Skip to content

Posts tagged ‘Norma Jean’

C’est Chic, encore

Norma JeanIt was while watching the series of YouTube mini-interviews with the collaborators on Daft Punk’s new album, Random Access Memories, that I started thinking about Nile Rodgers and found myself catching up with The Hitmaker, Martyn Stevens’s hour-long bio-documentary on the co-founder of Chic, made last year for BBC Wales. One of the people Stevens interviewed was Norma Jean Wright, Chic’s first lead singer when Rodgers and Bernard Edwards put the band together in New York in 1976. Norma Jean sang on “Dance, Dance, Dance”, their first hit, and then became the first singer to have them serve as the writers and producers on her own record, thus becoming the precursor of David Bowie, Madonna and many others.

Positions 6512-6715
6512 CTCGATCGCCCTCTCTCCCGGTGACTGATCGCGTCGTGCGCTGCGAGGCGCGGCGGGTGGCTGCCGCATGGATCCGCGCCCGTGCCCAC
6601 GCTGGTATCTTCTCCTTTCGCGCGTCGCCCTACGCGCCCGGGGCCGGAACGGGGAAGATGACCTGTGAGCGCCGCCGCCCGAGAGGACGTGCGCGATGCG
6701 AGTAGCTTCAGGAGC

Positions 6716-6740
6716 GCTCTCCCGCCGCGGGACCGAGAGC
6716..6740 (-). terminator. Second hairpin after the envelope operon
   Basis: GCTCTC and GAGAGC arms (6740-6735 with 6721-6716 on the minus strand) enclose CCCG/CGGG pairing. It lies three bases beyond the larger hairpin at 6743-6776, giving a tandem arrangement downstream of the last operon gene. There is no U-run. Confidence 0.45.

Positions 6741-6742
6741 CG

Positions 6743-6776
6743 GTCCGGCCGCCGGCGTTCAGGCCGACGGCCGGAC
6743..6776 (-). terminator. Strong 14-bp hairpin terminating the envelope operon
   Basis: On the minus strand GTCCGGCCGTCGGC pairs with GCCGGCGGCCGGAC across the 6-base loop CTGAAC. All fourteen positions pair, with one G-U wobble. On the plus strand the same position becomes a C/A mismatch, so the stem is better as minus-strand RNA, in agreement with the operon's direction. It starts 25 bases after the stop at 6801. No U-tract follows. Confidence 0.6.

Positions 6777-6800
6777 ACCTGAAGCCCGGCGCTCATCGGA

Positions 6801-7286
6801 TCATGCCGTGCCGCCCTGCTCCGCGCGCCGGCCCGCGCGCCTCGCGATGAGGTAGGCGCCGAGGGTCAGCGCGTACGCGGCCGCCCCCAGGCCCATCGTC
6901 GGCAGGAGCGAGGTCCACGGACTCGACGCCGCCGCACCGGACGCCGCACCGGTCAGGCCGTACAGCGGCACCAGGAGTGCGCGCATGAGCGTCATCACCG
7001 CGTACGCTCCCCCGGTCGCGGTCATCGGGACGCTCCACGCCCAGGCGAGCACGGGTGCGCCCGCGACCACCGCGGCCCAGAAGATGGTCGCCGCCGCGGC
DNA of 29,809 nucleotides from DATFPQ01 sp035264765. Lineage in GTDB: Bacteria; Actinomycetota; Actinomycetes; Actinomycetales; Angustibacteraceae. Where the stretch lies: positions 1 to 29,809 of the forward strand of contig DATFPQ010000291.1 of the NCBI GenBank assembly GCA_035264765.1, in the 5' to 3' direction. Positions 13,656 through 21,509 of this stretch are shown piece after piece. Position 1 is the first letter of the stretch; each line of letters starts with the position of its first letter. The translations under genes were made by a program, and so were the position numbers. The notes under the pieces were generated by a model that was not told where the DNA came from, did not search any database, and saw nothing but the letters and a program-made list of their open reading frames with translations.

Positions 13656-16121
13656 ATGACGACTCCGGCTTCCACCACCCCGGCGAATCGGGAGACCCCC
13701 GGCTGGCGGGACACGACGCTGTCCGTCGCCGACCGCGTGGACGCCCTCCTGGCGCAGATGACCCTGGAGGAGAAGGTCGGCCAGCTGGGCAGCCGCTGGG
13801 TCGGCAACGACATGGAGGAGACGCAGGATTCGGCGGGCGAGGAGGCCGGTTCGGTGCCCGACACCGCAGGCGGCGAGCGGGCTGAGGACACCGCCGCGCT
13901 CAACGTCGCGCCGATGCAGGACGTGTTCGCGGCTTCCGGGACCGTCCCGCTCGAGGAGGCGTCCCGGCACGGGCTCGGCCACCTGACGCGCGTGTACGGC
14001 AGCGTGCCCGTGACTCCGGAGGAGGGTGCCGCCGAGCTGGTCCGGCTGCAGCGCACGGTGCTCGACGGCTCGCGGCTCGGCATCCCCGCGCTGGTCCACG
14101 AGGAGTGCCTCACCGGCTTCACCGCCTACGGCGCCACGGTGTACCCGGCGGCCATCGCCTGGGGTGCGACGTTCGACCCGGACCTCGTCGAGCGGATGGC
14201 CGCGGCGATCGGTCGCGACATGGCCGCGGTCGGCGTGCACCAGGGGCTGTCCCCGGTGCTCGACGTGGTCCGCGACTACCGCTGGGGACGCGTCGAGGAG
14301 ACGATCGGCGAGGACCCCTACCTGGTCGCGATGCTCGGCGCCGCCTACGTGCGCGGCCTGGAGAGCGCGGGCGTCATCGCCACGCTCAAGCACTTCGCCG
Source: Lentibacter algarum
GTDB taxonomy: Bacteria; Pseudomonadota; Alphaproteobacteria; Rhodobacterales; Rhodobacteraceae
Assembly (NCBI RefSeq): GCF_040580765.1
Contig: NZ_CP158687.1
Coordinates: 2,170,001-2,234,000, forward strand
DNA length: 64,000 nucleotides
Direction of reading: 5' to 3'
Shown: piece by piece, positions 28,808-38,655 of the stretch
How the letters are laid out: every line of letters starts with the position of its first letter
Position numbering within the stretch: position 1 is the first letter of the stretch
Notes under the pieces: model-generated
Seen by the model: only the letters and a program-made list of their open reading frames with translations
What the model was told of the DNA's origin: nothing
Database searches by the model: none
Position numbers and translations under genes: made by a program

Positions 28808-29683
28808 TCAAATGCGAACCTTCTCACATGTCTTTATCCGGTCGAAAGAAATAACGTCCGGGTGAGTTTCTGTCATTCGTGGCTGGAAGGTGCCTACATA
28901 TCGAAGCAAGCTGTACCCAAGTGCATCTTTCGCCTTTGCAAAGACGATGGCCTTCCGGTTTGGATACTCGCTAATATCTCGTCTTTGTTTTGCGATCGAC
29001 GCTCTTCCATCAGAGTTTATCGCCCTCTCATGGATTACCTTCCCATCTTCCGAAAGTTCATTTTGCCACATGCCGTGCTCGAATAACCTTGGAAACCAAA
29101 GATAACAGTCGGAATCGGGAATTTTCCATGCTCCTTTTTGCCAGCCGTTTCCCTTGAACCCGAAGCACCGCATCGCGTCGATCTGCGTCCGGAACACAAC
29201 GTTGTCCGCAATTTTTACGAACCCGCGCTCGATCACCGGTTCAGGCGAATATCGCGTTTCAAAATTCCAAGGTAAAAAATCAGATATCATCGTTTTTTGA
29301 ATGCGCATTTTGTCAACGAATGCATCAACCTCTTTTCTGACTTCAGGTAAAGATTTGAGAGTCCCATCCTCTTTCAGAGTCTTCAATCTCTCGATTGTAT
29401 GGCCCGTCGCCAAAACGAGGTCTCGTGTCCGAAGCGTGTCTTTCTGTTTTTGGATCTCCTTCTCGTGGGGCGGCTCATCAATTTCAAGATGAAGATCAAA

Her first single with them, “Saturday“, became a club hit and still sounds great. It has all the Chic trademarks, including a characteristic of their earliest records: as well as Rodgers’s rhythm guitar licks, Edwards’s tentacular bass lines and Tony Thompson’s perfect four-on-the-floor drumming, there was often a distinctive keyboard or tuned percussion sound. In the case of Chic’s “I Want Your Love”, for instance, it was a set of tubular bells; with “Saturday” it was a vibraphone, played by the jazz musician Dave Friedman. On the original 12-inch disco mix, you don’t hear much of Friedman for almost four minutes: he restricts himself to sounding the chord changes, the traditional role for the vibes in Motown-and-after soul music. But then, at 3:56, he eases out of the rhythm section with a solo that adds a lovely cool new flavour to the track, a kind of mentholated sophistication. It isn’t jazz, exactly, but there’s no surprise that it comes from a guy who studied at Juilliard and recorded with Chet Baker, George Benson and others. (In the same year that he laid down his part on “Saturday”, he also recorded an album for ECM with Double Image, the band he co-led with his fellow vibist Dave Samuel.)

Nile Rodgers has done many wonderful things, but I still love that early stuff. If you haven’t already seen it, here’s the BBC documentary, in full: